My 70-year-old father's drinking is causing major health issues, but he is refusing medical help. What can I do?

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My dad passed away on Jan. 22nd. He had for the last 4-5 years been drinking more and more. It was part of his dementia. Yes he had always been a social drinker (and I am not being naive about drinking). But he changed from openly drinking a beer or having a Jack Daniels and water to drinking Vodka. No one could easily look and tell what he had in his glass of "water". Unless you tasted it, you wouldn't know. For him, it was a matter of not being able to realize how much he was drinking and as people get older it does affect them differently. He was suddenly falling down or unable to get to his feet. Not knowing your father's habits, I can't give an easy answer. I know there were several times when my dad absolutely could not have a drink (surgical procedures, etc.) that it didn't bother him not to drink. It was more of a habit out of control. I guess I'm just saying, don't judge your dad without checking out all causes. It probably isn't his negligence as much as he honestly doesn't remember how much he has had.
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Recently I was told to be sure to have my Mom sign a Durable Power of Attorney for Health Care so I can make safe decisions for my Mom is she is unable to do so for herself.
This was sound advice. Its more directed towards hospital or home care issues when more care is needed but it might cover your Dad's dringking which he doesnt seem able to deal with on his own. Good Luck! Anyone else?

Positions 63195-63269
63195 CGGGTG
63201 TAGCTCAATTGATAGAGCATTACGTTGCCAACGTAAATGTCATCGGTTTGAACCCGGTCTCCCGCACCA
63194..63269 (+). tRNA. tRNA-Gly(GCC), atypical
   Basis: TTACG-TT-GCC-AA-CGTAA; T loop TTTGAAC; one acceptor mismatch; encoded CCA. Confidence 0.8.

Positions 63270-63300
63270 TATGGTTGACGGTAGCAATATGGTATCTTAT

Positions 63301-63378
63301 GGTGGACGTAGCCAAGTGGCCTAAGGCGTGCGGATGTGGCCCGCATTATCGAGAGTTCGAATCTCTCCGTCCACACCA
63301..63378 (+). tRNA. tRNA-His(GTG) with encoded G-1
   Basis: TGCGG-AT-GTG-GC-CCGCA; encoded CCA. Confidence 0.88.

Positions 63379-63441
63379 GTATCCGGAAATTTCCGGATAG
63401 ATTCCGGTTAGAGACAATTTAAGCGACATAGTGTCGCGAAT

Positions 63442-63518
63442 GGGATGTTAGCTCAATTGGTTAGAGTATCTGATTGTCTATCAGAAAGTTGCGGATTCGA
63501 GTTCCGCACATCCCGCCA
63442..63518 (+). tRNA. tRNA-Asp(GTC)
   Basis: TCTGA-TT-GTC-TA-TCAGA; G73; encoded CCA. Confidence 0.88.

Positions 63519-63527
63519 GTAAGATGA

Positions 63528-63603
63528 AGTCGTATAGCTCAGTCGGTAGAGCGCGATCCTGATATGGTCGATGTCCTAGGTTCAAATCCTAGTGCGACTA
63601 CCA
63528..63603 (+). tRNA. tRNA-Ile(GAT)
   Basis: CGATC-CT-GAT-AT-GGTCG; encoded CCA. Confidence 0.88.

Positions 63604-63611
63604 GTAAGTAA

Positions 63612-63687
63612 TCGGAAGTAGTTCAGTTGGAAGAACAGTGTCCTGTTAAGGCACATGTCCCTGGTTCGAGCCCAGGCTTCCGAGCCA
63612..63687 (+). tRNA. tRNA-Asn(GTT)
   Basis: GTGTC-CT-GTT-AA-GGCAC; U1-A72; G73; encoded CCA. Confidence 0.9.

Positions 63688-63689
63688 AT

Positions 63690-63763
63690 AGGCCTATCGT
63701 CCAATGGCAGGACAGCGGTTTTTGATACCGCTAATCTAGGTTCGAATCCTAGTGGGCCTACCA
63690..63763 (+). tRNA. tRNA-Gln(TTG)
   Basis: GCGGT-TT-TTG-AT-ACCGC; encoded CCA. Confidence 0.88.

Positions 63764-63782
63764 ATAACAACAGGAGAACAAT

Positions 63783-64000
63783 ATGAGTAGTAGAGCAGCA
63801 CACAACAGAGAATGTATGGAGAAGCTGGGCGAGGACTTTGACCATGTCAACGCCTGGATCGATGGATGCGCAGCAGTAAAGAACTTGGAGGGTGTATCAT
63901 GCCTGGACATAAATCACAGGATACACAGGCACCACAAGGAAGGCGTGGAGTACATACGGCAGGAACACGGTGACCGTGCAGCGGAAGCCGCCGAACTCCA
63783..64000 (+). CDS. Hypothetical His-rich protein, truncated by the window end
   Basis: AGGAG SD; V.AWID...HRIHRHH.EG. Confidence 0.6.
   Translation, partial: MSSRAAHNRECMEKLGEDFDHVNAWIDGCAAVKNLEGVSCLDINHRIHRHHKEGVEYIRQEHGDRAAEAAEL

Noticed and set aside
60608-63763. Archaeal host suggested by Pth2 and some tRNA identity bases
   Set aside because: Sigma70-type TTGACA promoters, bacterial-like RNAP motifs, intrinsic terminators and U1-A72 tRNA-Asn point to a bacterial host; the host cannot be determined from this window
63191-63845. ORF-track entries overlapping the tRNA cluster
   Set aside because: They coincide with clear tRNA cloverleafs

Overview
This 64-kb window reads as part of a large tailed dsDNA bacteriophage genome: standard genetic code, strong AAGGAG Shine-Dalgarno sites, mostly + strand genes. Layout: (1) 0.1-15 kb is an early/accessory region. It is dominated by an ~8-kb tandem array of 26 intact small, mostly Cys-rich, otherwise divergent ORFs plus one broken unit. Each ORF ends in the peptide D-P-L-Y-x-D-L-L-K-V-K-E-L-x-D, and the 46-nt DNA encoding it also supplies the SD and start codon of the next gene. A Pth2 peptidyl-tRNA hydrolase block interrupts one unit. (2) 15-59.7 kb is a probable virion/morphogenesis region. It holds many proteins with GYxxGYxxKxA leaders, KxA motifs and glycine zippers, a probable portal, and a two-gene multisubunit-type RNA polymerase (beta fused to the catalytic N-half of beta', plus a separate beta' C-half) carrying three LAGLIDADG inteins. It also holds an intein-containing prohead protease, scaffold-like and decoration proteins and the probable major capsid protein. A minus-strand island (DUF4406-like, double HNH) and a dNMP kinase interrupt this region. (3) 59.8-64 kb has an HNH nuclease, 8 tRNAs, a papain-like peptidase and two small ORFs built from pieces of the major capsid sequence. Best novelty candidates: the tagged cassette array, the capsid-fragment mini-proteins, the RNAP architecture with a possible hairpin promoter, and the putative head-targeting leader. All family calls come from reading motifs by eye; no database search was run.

Jan
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Unfortunately, everyone has the civil ight to make bad decisions. It is hard to watch a loved one deteriorate but he has the right to do so. In my area, unless someone is deemed incompetent by the court, he/she can do what they want to do even if it's not in their best interest. Adult Protective Services can intervene if someone is near death, otherwise they will try to assist them to make a change. A local Office on Aging may have a care management program that can send someone out to talk with him - or maybe AA can give you some direction. Going to an Al-Anon meeting may help you to cope with this situation. I'm sorry that there are not any easy answers.
Nancy
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You knew that his drinking would eventually do wear and tear on his physical body right? No one can smoke, drink, do drugs or eat uncontrollably forever and get away with it. Why not ask someone in the AA program what to do. It was my understanding that if someone doesn't want to stop with the vices mentioned above, they won't. I don't know how much control a family member really has. Sorry.
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